Appellate Court Decisions
Nexstar Broadcasting, Inc. d/b/a KOIN-TV, Board Case No. 19-CA-219985 (reported at 369 NLRB No. 61) (9th Cir. decided July 12, 2021).
In a published opinion, the Court enforced the Board’s order that issued against this television station in Portland, Oregon. The Board (then-Chairman Ring and Members Kaplan and Emanuel) found that the Employer violated Section 8(a)(5) and (1) by unilaterally implementing two policy changes after expiration of the parties’ collective-bargaining agreement without providing notice and a bargaining opportunity to the representative of its production and creative-service employees, the National Association of Broadcast Employees & Technicians, the Broadcasting and Cable Television Workers Sector of the Communications Workers of America, Local 51, AFL-CIO.
In June 2017, the parties began negotiations for a successor collective-bargaining agreement. After the contract expired three months later, the Employer made two changes to the employees’ terms and conditions of employment—modifying the required driving background check, and shortening its work schedule posting period from four months to two weeks. Before the Board, the Employer admitted it made the unilateral changes, but argued that the expired contract granted it the right to take those unilateral actions under the contract-coverage standard that the Board first applied to existing contracts in MV Transportation, 368 NLRB No. 66 (2019). Rejecting that contention, the Board held that the relevant question for assessing those unilateral changes, post-contract expiration, was whether the Union clearly and unmistakably waived its statutory right to bargain over them. The Board concluded that the Union had not waived that statutory right.
On review, the Court held that the Board’s decision was rational and consistent with the Act, and agreed that the Employer’s entitlement to make the unilateral changes was properly assessed under the clear and unmistakable waiver standard. The Court relied on the principle that terms and conditions of employment continue in effect after contract expiration by operation of the Act. Citing Litton Financial Planning Division v. NLRB, 501 U.S. 190 (1991), the Court explained that “[w]hen contractual obligations cease, the NLRA replaces ‘agreed-upon terms’ with ‘terms imposed by law’; the statute requires the employer to preserve the ‘status quo’ terms and conditions of employment during negotiations,” and the expired contract “defines those terms and conditions.” In other words, the Court stated, “contract rights only survive expiration if the [contract] explicitly so provides,” citing Litton at 206, and here there was no such explicit provision. Finding no merit in the Employer’s remaining arguments, the Court enforced the Board’s order in full.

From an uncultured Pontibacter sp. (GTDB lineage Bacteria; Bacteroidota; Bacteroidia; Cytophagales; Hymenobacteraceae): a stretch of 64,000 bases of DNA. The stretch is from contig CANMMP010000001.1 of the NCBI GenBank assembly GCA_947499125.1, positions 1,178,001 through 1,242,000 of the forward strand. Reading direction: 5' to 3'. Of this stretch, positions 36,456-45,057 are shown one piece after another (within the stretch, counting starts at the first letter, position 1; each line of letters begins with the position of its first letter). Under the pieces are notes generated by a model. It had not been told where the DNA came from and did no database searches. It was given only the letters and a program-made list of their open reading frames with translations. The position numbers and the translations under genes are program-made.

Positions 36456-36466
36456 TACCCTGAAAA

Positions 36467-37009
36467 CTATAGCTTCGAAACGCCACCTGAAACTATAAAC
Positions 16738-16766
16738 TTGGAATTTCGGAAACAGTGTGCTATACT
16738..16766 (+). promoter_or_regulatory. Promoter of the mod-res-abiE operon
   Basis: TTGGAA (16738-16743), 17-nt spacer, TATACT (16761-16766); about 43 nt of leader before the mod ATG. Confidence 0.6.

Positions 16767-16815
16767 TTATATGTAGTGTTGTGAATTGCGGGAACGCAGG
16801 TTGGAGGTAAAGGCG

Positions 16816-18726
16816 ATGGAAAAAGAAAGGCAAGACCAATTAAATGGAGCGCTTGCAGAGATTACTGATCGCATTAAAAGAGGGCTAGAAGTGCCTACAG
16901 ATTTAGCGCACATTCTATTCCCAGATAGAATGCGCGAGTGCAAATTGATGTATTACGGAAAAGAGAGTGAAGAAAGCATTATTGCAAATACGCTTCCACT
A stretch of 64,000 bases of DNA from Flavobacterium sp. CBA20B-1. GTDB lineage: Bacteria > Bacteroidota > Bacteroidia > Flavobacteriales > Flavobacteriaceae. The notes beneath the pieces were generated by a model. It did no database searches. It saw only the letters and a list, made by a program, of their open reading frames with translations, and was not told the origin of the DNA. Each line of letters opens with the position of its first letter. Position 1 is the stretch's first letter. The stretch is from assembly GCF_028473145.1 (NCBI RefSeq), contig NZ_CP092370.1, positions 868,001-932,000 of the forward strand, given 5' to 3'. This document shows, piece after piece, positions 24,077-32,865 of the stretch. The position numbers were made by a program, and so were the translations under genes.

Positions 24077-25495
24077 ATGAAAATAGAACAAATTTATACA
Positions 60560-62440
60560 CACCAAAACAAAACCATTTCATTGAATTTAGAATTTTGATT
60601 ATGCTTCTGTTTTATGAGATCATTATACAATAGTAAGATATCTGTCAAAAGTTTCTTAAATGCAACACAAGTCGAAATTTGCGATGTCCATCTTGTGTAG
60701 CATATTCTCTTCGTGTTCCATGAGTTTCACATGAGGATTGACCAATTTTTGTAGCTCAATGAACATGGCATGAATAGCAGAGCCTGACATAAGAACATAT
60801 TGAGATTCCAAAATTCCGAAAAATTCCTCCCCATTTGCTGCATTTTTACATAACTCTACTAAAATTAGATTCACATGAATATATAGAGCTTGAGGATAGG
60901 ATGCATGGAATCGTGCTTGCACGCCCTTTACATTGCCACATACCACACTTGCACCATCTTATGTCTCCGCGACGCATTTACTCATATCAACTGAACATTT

The Court’s opinion is here.
Administrative Law Judge Decisions
Owens Corning Insulating Systems, LLC (16-CA-266880; JD-37-21) Waxahachie, TX. Administrative Law Judge Keltner W. Locke issued his decision on July 13, 2021. Charge filed by an individual.
JT4, LLC (28-CA-268967 and 28-CA-271230; JD(SF)-11-21) Las Vegas, NV. Administrative Law Judge Dickie Montemayor issued his decision on July 14, 2021. Charges filed by an individual.
Curaleaf Massachusetts, Inc. (01-CA-262554; JD-38-21) Hanover, MA. Administrative Law Judge Ira Sandron issued his decision on July 15, 2021. Charge filed by United Food and Commercial Workers Union Local 328.
Encore Event Technologies, LLC (28-CA-234207 and 28-CA-246253; JD(SF)-12-21) Las Vegas, NV. Administrative Law Judge Dickie Montemayor issued his decision on July 15, 2021. Charges filed by an individual.